As scientists continue to explore the wide-ranging effects of heat stress on the health of dairy cattle, a new study from the University of Florida adds to the growing understanding of the negative influences of heat stress, not just throughout the lifespan but across generations.
The team’s goal was to evaluate the effects of utero heat stress on fetal and organ growth, particularly organs associated with immune function. So researchers exposed pregnant Holstein cows to the heat of the Florida summer and gathered data about the resulting offspring, comparing these against data on calves born to cows provided with cooling measures during late pregnancy.
The team found that calves born to heat-stressed cows had lower birth weights, lower weights of organs, including the heart, liver, kidneys, thymus, and spleen, and higher rates of cell death in the intestine.
The lower birth weights observed by the researchers suggest reduced placental function and earlier delivery, with less progressed fetal development. The lower weights of the heart, liver, and kidneys among calves born to heat-stressed dams also suggest compromised placental and fetal development.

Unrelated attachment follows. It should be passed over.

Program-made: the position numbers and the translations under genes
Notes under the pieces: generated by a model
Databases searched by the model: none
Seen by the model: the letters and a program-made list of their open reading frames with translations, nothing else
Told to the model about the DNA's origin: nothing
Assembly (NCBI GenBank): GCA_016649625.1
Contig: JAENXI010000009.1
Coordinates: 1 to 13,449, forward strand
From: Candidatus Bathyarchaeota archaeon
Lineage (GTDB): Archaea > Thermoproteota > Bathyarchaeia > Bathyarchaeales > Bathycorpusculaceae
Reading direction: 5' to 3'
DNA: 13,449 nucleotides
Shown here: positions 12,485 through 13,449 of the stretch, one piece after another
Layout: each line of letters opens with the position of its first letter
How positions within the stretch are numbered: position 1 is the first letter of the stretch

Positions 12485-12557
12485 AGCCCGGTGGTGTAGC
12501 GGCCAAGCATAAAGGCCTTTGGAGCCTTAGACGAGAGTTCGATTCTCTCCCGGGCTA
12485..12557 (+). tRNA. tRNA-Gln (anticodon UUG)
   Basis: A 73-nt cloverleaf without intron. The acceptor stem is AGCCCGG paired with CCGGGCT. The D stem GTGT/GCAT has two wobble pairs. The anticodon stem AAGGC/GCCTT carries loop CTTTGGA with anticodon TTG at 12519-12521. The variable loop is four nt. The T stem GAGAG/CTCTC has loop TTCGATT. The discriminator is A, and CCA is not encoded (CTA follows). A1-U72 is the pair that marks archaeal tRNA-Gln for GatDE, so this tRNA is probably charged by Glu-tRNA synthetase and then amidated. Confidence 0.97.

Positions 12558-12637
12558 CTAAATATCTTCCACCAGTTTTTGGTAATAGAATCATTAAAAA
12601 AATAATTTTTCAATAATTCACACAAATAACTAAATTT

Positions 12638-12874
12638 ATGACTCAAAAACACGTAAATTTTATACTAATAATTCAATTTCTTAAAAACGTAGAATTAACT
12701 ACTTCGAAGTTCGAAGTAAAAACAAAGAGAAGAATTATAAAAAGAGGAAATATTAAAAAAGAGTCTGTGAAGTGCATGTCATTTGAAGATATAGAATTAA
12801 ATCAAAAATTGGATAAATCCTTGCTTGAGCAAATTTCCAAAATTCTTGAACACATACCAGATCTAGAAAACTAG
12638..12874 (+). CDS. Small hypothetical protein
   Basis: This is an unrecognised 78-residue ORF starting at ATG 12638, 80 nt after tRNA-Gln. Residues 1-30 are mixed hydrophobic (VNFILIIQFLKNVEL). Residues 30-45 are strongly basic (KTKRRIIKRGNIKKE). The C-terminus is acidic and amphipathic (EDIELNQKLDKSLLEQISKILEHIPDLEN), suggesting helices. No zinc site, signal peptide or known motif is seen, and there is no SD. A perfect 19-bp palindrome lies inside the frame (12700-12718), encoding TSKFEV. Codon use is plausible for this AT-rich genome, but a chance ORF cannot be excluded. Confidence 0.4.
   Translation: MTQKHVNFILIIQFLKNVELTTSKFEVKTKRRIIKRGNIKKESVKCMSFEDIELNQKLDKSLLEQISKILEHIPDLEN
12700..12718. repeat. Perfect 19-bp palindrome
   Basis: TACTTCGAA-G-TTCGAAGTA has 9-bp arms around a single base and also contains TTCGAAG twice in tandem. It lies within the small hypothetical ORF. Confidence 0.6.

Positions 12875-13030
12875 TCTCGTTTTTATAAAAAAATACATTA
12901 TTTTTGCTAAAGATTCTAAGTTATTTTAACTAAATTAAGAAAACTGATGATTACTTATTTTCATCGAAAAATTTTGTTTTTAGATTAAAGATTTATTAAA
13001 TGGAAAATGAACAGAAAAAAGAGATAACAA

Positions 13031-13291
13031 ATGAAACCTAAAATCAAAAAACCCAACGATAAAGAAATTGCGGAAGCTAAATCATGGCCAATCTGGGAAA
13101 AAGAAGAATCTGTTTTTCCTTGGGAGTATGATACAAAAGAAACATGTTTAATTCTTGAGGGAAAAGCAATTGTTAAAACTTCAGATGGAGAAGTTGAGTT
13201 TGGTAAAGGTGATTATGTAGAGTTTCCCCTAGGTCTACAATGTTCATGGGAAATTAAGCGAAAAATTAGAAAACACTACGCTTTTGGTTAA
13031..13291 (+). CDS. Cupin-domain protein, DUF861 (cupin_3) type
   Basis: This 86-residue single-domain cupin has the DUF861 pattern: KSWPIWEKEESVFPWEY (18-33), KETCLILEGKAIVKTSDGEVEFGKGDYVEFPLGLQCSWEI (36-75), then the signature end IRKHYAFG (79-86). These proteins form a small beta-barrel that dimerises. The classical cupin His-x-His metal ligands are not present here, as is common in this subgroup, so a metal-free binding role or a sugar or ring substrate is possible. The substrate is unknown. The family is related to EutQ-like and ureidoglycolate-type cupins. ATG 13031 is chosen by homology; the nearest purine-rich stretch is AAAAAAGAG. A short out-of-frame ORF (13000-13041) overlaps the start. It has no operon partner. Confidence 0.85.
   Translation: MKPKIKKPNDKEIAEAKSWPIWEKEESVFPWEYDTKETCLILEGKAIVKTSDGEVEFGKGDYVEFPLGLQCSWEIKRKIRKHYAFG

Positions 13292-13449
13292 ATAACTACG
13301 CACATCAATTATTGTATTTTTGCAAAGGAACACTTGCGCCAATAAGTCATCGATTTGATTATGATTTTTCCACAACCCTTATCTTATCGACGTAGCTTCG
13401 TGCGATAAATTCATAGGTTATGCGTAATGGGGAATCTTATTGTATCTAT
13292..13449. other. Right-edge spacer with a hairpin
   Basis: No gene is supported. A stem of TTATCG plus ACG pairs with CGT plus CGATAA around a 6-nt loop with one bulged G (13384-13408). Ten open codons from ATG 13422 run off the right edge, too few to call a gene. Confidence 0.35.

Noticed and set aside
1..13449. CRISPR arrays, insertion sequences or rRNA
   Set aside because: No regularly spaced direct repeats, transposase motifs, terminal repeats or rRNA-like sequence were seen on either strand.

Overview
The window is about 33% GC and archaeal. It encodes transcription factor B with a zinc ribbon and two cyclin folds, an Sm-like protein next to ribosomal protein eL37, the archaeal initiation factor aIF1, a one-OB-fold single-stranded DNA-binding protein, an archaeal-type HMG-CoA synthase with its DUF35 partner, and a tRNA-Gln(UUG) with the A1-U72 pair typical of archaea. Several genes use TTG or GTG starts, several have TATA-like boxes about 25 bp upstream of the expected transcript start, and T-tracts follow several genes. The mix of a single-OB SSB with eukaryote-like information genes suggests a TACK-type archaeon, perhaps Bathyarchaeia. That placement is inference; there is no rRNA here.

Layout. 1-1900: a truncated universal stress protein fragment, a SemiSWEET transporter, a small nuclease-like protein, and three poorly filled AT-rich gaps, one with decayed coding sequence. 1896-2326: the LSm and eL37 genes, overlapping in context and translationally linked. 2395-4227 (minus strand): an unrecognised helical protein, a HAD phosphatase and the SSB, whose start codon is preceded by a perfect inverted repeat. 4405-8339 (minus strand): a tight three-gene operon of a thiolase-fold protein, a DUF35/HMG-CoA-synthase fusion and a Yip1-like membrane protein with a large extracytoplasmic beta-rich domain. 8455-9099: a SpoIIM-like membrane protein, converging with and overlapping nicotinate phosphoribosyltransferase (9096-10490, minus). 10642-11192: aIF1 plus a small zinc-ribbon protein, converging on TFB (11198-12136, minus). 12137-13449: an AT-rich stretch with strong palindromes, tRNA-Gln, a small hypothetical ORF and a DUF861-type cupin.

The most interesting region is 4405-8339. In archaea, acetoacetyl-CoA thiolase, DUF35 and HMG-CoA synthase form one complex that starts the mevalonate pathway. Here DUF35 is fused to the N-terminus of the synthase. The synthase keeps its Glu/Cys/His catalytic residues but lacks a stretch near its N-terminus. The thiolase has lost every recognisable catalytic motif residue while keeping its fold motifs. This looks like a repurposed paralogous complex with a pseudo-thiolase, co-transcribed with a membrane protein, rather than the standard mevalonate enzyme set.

“Calves, like all young animals, are prone to elevated rates of mortality and morbidity in the neonatal period, and preterm birth may further exacerbate that problem,” says senior author and animal sciences Professor Geoffrey Dahl. “Early-life losses may result from organ immaturity and dysfunction, notably of the gastrointestinal tract and the immune system.”
The authors speculate that decreased nutrient uptake and reduced immune function following gestational heat stress may lead to reduced health and growth of the calf in the long term.